It all started in the running shoes

The IBU Summer Biathlon World Championships have evolved from the cross-country running to the rollerski format over the years. As the equipment evolved, so did the programme. Many biathlon’s big names took part during the event's history but not on a consistent level.

At the Premiere in Hochfilzen…

The first IBU Summer Biathlon World Championships were held on a very hot and wet weekend in Hochfilzen in 1996. The competitions were simple: individual and sprint for men and women, not on rollerskis but cross-country running. The Hochfilzen venue was quite different from today's; no rollerski tracks, minimal stadium, and hand-operated targets. Most of the running tracks were on the lower meadow that is so prominent today. The field included many recognizable names from that era, including young Ole Einar Bjoerndalen.

There were puddles everywhere

The first IBU SBWCH Gold Medal went to two-time World Cup winner Alexey Kobelev in the 6 km individual competition. Kobelev recalled that day. 

“I remember it was rainy, and there were puddles everywhere. The track was rough, and it turned into a sloppy mess. At first, all the athletes tried to go around the puddles, but, getting wet, they began to run recklessly right through them. By the finish, I was dirty from my heels to the top of my head. It was so sloppy that on the pre-finish climb Vadim Sashurin lost a shoe in the mud and finished without it.”

Unbeatable Nazarova

Olga Nazarova of Belarus was the biggest female star of the early cross-country running IBU SBWCH. She won 18 IBU SBWCH medals between 2000 and 2005, including an astonishing 10 golds. Her sprint sweep from 2002-04 illustrates her dominance but 2004 adds an exclamation mark. That year in Brezno Osrblie, the Belarusian swept the Championships, taking the sprint, pursuit, mass start, and anchoring the winning relay team.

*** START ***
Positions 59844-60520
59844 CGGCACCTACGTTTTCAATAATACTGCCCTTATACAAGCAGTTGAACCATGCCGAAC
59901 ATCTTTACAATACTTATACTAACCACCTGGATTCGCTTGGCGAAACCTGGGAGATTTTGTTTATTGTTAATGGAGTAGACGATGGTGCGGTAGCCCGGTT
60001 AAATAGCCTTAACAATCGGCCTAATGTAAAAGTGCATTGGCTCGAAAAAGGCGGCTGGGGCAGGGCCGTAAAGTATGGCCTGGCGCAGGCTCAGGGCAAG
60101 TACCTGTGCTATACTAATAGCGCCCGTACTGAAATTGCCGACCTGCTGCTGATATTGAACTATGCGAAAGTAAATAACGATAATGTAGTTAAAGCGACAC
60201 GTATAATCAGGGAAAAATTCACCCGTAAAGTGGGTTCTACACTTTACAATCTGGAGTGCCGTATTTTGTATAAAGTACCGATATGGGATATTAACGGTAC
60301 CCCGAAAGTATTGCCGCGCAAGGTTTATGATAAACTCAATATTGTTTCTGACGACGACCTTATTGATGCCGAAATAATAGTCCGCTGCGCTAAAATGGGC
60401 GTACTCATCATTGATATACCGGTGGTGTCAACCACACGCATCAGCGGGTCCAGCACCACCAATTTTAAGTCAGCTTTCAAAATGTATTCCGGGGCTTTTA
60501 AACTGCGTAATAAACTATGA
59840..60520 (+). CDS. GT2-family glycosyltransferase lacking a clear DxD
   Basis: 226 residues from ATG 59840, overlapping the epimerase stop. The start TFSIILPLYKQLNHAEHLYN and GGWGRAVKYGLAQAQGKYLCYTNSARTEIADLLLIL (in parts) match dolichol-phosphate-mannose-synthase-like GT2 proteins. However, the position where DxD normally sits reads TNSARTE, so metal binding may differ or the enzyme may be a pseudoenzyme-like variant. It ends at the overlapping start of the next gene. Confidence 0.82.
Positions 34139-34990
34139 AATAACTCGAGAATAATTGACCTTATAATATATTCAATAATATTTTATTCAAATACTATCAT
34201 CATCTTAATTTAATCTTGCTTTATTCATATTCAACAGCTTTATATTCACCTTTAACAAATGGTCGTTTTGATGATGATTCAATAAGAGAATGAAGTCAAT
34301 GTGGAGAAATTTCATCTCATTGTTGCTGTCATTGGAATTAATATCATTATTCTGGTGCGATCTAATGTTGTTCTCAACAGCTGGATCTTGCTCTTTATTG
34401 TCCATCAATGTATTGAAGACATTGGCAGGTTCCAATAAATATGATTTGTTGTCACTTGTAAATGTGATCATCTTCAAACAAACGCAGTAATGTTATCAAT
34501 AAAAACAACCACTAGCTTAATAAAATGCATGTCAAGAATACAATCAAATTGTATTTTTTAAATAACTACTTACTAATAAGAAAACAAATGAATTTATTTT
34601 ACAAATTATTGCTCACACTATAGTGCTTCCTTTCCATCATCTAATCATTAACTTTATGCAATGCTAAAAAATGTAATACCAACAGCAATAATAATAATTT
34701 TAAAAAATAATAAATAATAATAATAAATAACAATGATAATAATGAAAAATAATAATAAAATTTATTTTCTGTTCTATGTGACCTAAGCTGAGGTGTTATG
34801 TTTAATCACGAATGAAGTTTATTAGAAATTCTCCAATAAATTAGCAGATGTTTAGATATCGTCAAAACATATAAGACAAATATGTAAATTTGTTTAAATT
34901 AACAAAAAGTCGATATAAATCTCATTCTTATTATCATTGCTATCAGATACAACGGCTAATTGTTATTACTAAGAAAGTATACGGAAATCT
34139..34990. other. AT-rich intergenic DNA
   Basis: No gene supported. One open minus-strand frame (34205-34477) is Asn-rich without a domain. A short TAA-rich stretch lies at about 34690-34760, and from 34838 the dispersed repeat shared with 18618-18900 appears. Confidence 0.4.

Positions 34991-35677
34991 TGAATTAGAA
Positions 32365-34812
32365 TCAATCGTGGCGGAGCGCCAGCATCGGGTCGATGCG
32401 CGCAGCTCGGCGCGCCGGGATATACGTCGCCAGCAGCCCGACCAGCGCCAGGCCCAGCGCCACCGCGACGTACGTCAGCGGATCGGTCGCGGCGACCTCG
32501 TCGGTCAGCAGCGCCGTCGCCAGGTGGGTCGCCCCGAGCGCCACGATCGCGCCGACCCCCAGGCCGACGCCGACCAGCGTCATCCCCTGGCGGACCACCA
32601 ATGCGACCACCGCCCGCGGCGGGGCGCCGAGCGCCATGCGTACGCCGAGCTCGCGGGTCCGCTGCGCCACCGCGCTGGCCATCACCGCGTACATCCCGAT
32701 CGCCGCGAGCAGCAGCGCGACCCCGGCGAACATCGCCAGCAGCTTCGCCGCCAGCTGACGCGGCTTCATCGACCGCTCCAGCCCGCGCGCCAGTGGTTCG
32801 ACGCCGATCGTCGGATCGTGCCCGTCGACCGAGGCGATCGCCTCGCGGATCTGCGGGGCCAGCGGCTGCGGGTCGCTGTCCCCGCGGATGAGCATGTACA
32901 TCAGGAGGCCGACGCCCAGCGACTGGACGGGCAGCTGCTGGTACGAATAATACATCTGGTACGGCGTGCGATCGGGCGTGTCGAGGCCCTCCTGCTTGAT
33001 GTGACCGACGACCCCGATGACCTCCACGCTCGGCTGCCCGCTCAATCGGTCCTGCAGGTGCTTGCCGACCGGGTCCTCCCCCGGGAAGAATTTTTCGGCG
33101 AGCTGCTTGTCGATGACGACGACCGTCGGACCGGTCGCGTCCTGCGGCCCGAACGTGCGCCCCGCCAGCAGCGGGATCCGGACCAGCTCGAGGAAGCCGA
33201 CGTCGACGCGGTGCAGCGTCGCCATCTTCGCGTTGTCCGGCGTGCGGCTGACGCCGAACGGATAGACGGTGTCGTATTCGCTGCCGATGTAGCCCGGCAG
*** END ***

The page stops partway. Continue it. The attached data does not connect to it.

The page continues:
Wheels and Kaisa enter the picture

In 2006, the first rollerskis competitions, including sprint and pursuit with traditional distance, were held in conjunction with three cross-country competitions in Ufa, Russia.

Otepaa hosted the 2007 IBU SBWCH. Several months before her first-ever BMW IBU World Cup podium in Pokljuka, then 24-year-old Kaisa Makarainen won the sprint-pursuit double. The next time Otepaa hosted the IBU SBWCH in 2016, Makarainen showed up for her second SBWCH. Yet the 2016 version of Kaisa was very different from 2007. In the intervening years, she climbed the podium repeatedly and won the IBU World Cup Total Score twice, while becoming one of the biggest stars in the sport. Once again, she walked away with two Gold medals, in the pursuit and mixed relay.

IBU Summer Biathlon World Championships evolved with Makarainen’s career: Oberhof 2009 was the last combined event; from Duszniki Zdroj 2010 on, there was no more cross country running, just rollerskiing.

Only once in France, but . . .

The Championships have only been conducted once in France, at Haute Maurienne, in 2008. The junior men’s sprint looked a lot like a preview of future World Cup stars. The winner was Martin Fourcade (big brother Simon won the men’s sprint). On the podium with the future seven-time World Cup Total Score winner were Benjamin Weger and future Olympic Silver medalist and now Belgium coach Jean Guillaume Beatrix. Further down in the results were future Olympic medalists and World Cup winners Jakov Fak, Dominik Windisch, and Lukas Hofer. Fifth in the sprint, as well as fourth in the pursuit, was 18-year-old Dorothea Wierer; She won the women’s sprint Gold medal in that rollerski competition in 2013.

The development of rollerskis

The rollerski was first introduced in the 1930s with one wheel at the front and two at the back. Coinciding with Hochfilzen 1996 the rollerski adopted a new design with two wheels at the front and the back, lighter material, and consequent higher speed. Modern rollerskis with a carbon frame imitate the conditions of cross-country skiing and gliding on the snow. Rollerski with aluminum bases is more rigid and stable. They allow for easier pushing and are used at the IBU sanctioned events. The rubber of the wheels is of such high quality and so adaptable to different weather conditions that they enable fair competition in any circumstances.

To ensure fair and as equal as possible conditions for the athletes at the IBU SB WCH, German company SRB and Finland company Marwe provide almost identical rollerskis to everybody.

The usual program

Super Sprint, Sprint and Pursuit are the usual compact program at the IBU Summer World Championships to keep the event short and exciting and not to interfere with summer training plans too much.

Photo: IBU Archive

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